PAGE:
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WATCH: Trump Walks Out of Courtroom and Rips Judge Outside Trial

Trump’s Assertion: Alleged Judiciary Bias in High-Stakes Legal Dispute


In the midst of his ongoing legal dispute, former president Donald Trump has openly critiqued Judge Arthur Engoron. This occurs outside a courtroom occupied by his fraud trial, a legal battle initiated by New York Attorney General Letitia James with Engoron taking the helm. Trump’s presence has been noteworthy, with frequent appearances and outspoken commentary offered to the media between sessions.

Despite the pressing legal matter, his attention was recently sidetracked. Reporters probing for his thoughts on both the recent political debate, which saw candidates offer criticism towards him, and his shadowy promise of a ‘day one dictatorship’ were side-stepped with fervour by Trump.

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One journalist posed the question to Trump, ‘How do you feel about the jabs taken at you during yesterday’s debate? Do you think the president performed well?’ Trump responded assertively, ‘I appreciate your question. This entire trial feels tantamount to a witch hunt of unprecedented scale. With violent crime wreaking havoc on the streets, our focus is misdirected towards this spectacle. I truly believe our Attorney General has lost perspective.’

The former president continued, ‘She’s under the impression that her ally, Engoron, is skewed in her favor based on the evidence presented. He had his mind made up before the case even began. It’s difficult to work with a bias like that. Every step of the way, it feels like I’m fighting uphill.’

‘As an example of the absurdity of this situation, she claims that my assets have a worth in the realm of $18 million while I know their value to be 50 to 100 times higher. We had an initial victory in the appellate division, but this judge refuses to acknowledge that win.’ Trump finished his remarks expressing acknowledgment to the press.

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Trump, refusing to be silenced, sought to appeal the gag order imposed on him by the presiding state judge of his civil fraud case. This comes shortly after the lower court’s decision to uphold the limitation. The gag order, enforced since the initial phase of his trial, has stemmed from social media posts directed towards Manhattan Supreme Court Justice Arthur Engoron and his office.

According to available reports, Trump’s appeal appeared in the New York Appellate Division, First Judicial Department docket earlier in the week, revealing the intention to object the lower court’s ruling at the state’s supreme court. ‘Engoron argues that following a social media comment from Trump, his principal law clerk, Allison Greenfield, experienced a torrent of harassing and antisemitic messages.’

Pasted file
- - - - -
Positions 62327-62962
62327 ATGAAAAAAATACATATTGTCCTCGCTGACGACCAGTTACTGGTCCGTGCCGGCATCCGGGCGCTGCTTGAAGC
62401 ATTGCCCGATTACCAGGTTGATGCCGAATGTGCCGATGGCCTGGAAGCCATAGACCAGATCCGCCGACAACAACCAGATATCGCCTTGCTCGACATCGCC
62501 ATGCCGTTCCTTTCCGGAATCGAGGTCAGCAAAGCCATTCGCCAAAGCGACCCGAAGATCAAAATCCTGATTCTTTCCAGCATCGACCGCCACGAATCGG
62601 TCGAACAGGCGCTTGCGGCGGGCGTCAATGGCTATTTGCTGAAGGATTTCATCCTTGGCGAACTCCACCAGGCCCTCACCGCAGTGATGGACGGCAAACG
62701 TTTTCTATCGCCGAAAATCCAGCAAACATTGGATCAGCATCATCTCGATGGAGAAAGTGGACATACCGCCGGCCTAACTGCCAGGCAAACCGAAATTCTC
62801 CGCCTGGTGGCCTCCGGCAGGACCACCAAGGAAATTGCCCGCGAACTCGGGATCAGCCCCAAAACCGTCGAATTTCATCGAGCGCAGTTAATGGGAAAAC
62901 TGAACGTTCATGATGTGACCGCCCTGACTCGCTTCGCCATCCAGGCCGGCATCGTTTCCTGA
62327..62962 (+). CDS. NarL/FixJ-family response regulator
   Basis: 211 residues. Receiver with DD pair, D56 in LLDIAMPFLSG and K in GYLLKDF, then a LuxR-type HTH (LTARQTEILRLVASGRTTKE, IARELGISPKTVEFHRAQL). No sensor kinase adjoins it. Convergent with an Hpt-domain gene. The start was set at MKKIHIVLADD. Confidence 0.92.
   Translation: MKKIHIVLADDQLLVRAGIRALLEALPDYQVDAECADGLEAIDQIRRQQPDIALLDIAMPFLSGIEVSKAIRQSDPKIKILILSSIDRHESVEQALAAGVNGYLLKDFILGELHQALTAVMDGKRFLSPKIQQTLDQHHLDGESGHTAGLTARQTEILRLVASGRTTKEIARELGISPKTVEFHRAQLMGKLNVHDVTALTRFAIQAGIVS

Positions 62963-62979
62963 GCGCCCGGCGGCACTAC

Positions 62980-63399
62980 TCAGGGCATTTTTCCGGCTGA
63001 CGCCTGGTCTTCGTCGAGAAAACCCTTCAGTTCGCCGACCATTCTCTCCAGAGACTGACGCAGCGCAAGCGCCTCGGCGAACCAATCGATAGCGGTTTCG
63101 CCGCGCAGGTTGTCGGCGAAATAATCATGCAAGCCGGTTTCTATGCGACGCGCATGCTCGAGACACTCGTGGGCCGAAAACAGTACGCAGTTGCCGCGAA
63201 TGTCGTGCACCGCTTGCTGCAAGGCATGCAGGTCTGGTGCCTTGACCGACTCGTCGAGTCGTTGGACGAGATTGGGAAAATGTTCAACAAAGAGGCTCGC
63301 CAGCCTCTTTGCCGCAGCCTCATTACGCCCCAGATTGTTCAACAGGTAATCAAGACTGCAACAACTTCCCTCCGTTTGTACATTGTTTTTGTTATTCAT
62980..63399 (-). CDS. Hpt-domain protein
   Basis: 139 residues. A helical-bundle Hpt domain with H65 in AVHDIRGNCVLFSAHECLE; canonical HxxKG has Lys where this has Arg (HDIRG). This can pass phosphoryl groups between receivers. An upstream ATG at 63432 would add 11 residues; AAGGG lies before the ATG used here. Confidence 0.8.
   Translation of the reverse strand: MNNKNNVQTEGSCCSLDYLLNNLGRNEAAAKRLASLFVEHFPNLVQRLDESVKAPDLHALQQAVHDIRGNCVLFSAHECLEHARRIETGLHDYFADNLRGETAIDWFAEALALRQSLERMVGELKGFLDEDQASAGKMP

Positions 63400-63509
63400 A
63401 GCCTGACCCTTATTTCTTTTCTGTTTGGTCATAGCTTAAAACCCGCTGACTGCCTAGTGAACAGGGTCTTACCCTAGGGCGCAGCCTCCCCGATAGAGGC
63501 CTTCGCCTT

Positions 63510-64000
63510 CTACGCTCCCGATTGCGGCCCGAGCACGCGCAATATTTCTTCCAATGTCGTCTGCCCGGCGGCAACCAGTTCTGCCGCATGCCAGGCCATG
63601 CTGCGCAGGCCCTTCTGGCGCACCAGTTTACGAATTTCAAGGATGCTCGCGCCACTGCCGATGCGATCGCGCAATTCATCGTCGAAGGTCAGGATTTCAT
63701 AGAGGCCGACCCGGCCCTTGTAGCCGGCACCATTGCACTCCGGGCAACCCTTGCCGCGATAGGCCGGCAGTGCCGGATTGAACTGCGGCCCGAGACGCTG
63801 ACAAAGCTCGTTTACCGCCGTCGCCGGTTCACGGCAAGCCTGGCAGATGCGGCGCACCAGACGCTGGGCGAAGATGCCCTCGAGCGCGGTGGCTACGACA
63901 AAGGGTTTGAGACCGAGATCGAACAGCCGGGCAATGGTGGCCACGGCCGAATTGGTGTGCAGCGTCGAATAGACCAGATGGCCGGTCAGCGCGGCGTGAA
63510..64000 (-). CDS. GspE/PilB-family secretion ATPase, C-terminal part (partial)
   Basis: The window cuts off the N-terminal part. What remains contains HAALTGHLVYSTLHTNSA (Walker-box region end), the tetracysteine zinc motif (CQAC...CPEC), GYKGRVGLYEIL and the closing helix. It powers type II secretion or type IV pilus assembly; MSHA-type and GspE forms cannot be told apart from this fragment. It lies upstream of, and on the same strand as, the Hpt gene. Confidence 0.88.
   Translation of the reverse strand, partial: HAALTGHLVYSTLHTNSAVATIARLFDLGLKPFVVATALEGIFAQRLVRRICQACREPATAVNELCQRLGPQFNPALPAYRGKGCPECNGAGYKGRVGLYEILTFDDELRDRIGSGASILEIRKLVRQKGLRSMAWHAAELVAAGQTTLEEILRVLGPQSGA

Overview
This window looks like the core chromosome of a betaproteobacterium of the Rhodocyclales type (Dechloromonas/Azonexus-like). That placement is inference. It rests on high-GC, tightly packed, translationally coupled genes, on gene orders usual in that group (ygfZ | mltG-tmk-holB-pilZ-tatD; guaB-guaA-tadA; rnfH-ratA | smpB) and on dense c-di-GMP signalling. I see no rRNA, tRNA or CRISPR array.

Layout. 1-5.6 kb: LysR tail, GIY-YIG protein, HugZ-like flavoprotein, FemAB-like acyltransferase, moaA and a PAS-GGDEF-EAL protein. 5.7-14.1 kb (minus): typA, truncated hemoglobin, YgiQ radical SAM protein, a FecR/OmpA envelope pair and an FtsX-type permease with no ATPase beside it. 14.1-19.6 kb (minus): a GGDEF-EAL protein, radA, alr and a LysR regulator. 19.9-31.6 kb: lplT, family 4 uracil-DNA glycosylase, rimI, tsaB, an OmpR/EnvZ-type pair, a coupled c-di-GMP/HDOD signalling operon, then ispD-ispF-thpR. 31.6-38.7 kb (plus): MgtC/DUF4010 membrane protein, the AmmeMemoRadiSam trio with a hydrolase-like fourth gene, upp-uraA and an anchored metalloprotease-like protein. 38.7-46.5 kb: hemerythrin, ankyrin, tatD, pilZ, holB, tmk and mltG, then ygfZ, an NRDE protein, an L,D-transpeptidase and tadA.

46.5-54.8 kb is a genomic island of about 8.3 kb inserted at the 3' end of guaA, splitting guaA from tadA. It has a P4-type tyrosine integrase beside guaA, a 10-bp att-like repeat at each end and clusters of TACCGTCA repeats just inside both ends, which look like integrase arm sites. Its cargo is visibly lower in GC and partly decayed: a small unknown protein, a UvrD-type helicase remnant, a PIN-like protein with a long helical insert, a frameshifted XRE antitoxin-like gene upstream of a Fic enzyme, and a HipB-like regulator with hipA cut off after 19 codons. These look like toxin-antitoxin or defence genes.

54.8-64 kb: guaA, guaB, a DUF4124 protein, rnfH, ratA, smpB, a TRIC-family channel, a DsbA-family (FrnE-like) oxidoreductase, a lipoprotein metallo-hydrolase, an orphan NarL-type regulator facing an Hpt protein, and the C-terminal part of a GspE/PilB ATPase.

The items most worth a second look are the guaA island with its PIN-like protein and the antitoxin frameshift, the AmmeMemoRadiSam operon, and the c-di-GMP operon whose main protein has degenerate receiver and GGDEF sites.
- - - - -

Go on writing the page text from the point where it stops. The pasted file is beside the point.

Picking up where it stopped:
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The commentary in question involved Trump posting an image of Greenfield alongside Senate Majority Leader Chuck Schumer, to whom he humorously linked her. After being ordered to erase the post and adhere to a gag order on the same day, allegations arose that Trump breached the order twice, resulting in penalties totaling $15,000. The extended embargo now also prevents his legal advisors from talking publicly about discussions with the aforementioned court clerk.

Stretching beyond the federal and state legal challenges, Trump is combating moves to exclude him from the 2024 electoral race in several states. Numerous entities, including a dozen attorneys general from Republican-dominated states, supported a legal challenge to Trump’s eligibility to feature on Colorado’s 2024 ballot roll.

In the following month, a ruling dismissed the claims of six voters who asserted Trump’s involvement in fueling the infamous Jan. 6 riot on Capitol Hill, noting it lacked merit. The same case is set to be presented at the Colorado Supreme Court shortly. The kernel of the case is invoking a Civil War-era insurrection clause to block Trump from presidency as reported by Colorado News.

In a judgment rendered mid-November, Judge Sarah B. Wallace asserted that Section 3 of the 14th Amendment, though indicating Trump’s alleged ‘participation in insurrection’, is not applicable to the presidential office. The law stipulates that anyone supporting the Constitution through oath who later transgresses cannot hold office subsequently.

Both sides of the dispute have chosen to elevate the case to the apex state court. Wallace’s delineation that the POTUS doesn’t fall under ‘officer(s) of the United States’ in Section 3 was dubbed as ‘illogical’ by the plaintiffs, a point of view also shared by the nonprofit Citizens for Responsibility and Ethics.

On a parallel note, Trump’s legal team has petitioned the U.S. Supreme Court for a review of multiple facets of the case, including the finding that the former commander-in-chief was implicated in an alleged insurrection.

The multi-pronged challenges Trump is facing depicts a vigor in his resistance – fighting court orders, preserving his dignity in the face of criticism, and pushing back attempts to remove him from future electoral contention. His engagement with the press showcases a man determined to have his narrative be heard, regardless of the question at hand.

While the cases continue to unfold; underlying bias, potential misjudgment of assets, and First Amendment rights come into the public gaze for analysis and debate. The saga between Trump and the judiciary promises to be full of intrigue, as onlookers eagerly anticipate each next step in these multi-dimensional legal battles.


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